- 9,99 €
The New York Times Bestseller
*One of Rolling Stone's 10 Best Music Books of 2015*
An exhilarating and intimate account of the life of music legend Tom Petty, by an accomplished writer and musician who toured with Petty
No one other than Warren Zanes, rocker and writer and friend, could author a book about Tom Petty that is as honest and evocative of Petty's music and the remarkable rock and roll history he and his band helped to write.
Born in Gainesville, Florida, with more than a little hillbilly in his blood, Tom Petty was a Southern shit kicker, a kid without a whole lot of promise. Rock and roll made it otherwise. From meeting Elvis, to seeing the Beatles on Ed Sullivan, to producing Del Shannon, backing Bob Dylan, putting together a band with George Harrison, Dylan, Roy Orbison, and Jeff Lynne, making records with Johnny Cash, and sending well more than a dozen of his own celebrated recordings high onto the charts, Tom Petty's story has all the drama of a rock and roll epic. Now in his mid-sixties, still making records and still touring, Petty, known for his reclusive style, has shared with Warren Zanes his insights and arguments, his regrets and lasting ambitions, and the details of his life on and off the stage.
This is a book for those who know and love the songs, from "American Girl" and "Refugee" to "Free Fallin'" and "Mary Jane's Last Dance," and for those who want to see the classic rock and roll era embodied in one man's remarkable story. Dark and mysterious, Petty manages to come back, again and again, showing us what the music can do and where it can take us.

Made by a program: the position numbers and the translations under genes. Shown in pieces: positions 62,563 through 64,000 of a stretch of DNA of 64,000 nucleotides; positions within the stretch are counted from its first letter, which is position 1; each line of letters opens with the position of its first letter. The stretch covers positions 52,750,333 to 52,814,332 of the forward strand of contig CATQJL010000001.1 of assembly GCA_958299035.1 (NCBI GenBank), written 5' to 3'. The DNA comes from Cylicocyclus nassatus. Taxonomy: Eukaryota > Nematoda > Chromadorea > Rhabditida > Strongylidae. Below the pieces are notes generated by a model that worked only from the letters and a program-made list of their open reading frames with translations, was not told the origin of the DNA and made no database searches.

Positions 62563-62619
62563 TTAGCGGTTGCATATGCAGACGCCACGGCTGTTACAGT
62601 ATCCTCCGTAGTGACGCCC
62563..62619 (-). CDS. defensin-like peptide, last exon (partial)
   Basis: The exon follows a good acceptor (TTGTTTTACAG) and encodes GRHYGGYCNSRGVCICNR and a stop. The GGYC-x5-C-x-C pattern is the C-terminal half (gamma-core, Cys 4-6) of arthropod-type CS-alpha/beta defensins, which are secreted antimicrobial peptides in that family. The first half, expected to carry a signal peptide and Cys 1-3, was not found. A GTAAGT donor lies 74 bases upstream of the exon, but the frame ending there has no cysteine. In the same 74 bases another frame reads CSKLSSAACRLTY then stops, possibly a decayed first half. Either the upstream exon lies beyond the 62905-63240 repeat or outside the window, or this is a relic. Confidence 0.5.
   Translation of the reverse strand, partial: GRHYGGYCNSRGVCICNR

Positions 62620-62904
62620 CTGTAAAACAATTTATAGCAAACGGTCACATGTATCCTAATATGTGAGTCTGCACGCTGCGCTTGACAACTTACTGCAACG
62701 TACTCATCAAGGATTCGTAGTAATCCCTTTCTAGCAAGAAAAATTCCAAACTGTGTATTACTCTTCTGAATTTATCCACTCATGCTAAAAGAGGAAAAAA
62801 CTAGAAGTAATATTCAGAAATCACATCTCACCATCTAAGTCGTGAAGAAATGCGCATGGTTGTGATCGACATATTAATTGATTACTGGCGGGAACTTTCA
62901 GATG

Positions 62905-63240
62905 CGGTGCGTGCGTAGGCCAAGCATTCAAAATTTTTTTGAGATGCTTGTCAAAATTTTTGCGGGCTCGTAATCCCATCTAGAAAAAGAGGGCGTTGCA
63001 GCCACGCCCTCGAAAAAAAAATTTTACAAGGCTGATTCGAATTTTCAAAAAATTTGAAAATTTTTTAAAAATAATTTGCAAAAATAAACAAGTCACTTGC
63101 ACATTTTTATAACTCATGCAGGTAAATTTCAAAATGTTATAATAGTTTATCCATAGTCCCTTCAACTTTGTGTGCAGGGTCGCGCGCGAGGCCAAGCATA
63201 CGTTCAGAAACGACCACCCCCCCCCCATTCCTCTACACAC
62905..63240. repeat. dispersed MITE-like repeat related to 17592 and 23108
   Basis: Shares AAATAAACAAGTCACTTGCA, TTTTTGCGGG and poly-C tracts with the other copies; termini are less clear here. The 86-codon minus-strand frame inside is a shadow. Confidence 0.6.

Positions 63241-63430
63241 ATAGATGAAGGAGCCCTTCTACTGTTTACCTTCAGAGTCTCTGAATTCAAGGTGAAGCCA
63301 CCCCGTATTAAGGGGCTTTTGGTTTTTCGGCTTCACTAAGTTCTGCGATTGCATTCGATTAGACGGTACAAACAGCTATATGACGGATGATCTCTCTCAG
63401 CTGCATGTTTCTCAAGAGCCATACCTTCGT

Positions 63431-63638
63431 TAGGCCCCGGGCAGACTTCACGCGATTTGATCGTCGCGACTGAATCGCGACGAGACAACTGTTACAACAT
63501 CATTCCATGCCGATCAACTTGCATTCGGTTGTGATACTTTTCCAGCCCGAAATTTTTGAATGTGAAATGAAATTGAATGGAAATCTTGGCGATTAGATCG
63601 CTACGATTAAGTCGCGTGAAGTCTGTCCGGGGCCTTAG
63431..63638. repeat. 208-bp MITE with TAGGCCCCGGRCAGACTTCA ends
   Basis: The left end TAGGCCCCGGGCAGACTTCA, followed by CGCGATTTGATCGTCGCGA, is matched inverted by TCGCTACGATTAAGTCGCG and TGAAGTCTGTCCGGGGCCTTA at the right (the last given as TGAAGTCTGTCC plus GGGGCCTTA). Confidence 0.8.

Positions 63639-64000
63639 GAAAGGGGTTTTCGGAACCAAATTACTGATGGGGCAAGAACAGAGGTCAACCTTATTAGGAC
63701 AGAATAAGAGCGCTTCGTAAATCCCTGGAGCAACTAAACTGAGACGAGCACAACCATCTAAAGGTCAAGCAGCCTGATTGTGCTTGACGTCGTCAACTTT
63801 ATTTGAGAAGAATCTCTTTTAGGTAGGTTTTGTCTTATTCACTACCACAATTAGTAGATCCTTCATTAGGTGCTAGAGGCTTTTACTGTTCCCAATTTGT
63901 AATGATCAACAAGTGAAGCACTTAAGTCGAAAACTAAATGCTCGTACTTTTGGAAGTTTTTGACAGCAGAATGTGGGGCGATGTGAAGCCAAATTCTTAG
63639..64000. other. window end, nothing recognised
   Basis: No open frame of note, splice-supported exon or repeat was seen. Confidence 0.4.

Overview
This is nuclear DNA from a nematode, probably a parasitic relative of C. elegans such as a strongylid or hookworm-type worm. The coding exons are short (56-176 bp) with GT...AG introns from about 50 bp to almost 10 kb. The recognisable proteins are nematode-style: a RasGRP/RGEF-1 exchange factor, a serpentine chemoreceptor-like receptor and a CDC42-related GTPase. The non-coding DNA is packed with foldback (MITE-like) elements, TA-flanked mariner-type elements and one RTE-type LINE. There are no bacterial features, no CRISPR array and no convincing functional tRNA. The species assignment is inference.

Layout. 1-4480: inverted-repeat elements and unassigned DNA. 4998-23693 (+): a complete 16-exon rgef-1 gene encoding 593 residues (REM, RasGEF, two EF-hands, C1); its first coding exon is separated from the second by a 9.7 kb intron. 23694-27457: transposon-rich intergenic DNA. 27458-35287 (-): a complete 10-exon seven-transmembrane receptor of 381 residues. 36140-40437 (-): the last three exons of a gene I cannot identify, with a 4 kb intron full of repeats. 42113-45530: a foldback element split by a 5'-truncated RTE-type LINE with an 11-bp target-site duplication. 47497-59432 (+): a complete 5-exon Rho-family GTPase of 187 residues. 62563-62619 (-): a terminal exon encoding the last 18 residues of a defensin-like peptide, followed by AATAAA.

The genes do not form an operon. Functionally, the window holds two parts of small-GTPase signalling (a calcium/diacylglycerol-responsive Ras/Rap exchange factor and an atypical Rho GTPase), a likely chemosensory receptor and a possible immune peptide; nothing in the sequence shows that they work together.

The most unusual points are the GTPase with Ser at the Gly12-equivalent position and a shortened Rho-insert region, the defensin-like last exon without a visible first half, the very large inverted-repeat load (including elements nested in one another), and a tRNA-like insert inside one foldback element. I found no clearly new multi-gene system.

Zanes (Revolutions in Sound), a musician who toured with Tom Petty, narrates this balanced chronicle of Petty's career with the detached delivery of a seasoned journalist combined with the intimacy of a friend bold enough to dig deep beneath the surface of his own musical hero. Petty's humble Florida roots didn't portend his eventual musical success. In fact, were it not for a series of unlikely events, Tom Petty and the Heartbreakers wouldn't exist today as rock 'n' roll royalty, with more than 80 million records sold worldwide. Zanes recounts how Petty built the Heartbreakers from pieces of his previous band, Mudcrutch; declared bankruptcy; battled his record label in court; and confronted the 2003 death of Howie Epstein, the band's longtime bass player. The author's access to Petty, current and former bandmates (some quite feisty), family members, and famed producer Jimmy Iovine makes this required reading for fans. Furthermore, Zanes's working knowledge of band dynamics, in conjunction with his crisp and concise writing, undeniably qualify him to tell this story of one of one of rock's most reclusive superstars.